Monday, May 30, 2011

Eastbourne and Beachy Head

When we received our travel guide for England earlier this year we were immediately smitten with the picture on the cover.  After some research we discovered that the picture was of Beachy Head and that it was located only a short 1.5 hours south of London, just outside the resort town of Eastbourne.  Yesterday morning we headed south via rail towards Eastbourne for our first English ramble.

We arrived just after 1pm and headed straight for the beach, our first experience of an English seafront.  Fully equipped with Victorian era attractions including pier and bandstand, Eastbourne is adorable.  The pebble beach, common in England, looked completely uncomfortable but absolutely charming.  I'm not sure if we would lounge on that beach but the pebbles certainly made the scene super picturesque.

At the beach we headed west towards the trail head, following a lovely beach side path out of town.  The trail head is at the base of a steep hill and the wind started to pick up almost instantly upon gaining a bit of elevation.  We wound up battling an intense headwind throughout our ramble and, though we wanted to continue to Seven Sisters, a series of hills west of Beachy Head along the chalk cliffs, we turned around after about a mile.  Although the scenery and views were gorgeous (we've never encountered 'chalk cliffs' before) and well worth the effort, the wind was proving a time-consuming battle and we had a train to catch.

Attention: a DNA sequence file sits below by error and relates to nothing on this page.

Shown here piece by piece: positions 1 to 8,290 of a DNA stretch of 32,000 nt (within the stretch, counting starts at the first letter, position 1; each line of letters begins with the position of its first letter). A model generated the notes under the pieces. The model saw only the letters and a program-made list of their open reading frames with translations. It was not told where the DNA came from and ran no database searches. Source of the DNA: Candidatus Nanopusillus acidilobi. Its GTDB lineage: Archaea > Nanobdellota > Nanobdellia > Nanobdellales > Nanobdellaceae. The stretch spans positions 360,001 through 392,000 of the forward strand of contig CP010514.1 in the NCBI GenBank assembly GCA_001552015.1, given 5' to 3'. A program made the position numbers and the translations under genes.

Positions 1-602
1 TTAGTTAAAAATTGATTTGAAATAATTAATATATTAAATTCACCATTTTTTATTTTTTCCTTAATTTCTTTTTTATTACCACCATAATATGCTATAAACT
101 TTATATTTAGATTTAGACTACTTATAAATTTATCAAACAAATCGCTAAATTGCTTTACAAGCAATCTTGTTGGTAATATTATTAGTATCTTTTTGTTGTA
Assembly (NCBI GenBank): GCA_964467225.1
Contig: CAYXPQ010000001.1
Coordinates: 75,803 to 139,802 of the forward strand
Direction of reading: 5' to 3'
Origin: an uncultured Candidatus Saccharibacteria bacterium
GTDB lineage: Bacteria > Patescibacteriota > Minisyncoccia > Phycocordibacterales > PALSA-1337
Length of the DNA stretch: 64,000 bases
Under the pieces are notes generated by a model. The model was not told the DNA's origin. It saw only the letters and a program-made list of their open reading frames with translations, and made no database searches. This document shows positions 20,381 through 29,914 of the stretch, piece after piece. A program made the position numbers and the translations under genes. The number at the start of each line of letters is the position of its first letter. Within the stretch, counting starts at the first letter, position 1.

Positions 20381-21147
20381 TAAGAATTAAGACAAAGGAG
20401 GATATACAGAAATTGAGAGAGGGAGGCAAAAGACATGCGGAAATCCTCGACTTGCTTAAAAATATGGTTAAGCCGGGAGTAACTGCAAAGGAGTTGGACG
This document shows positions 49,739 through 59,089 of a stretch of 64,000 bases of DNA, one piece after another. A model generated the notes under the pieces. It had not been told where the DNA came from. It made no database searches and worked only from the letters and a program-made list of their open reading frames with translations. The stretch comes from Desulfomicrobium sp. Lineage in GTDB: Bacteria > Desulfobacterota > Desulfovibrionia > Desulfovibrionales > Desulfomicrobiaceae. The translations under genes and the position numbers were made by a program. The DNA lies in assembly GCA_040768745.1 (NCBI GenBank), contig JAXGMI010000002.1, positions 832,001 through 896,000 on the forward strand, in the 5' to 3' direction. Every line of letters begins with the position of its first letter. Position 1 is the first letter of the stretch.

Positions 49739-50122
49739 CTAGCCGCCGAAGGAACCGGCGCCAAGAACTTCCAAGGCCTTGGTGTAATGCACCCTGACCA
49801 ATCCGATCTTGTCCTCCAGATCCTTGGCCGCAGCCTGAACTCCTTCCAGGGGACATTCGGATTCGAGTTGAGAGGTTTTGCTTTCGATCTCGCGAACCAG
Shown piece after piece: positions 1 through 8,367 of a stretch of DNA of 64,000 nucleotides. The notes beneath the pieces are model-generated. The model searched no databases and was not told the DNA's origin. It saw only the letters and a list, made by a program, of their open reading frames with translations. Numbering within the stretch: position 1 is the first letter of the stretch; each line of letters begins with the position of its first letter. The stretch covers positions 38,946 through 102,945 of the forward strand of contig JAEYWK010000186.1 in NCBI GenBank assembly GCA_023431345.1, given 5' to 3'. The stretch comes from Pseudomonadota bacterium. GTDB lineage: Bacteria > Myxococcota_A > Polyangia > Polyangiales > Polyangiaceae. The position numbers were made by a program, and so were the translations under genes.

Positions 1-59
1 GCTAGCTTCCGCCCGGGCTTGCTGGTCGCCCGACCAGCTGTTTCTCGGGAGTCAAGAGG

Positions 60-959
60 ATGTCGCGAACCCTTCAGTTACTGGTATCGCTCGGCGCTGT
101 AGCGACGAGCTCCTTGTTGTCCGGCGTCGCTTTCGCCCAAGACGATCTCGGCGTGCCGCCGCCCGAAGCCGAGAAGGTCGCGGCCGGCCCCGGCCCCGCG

Overall, our ramble was probably only about 5-6 miles (Beachy Head is 1.5 miles outside of town).  We started our walk at around 2pm and were back in Eastbourne around 6:30pm, tired and hungry.  The initial elevation gain was steep and the trail follows rolling hills along the cliff side, providing many similar ascents (and descents) throughout.  I'd say the trail was of moderate difficulty.

We hope to return sometime this summer for another attempt at Seven Sisters.  The area was stunning, even on our windy and miserable day, and I'd love to see it on a sunny summer's day.  Perhaps when we venture to Eastbourne's more popular neighbour, Brighton, later this summer we'll attempt to tackle the girls again?

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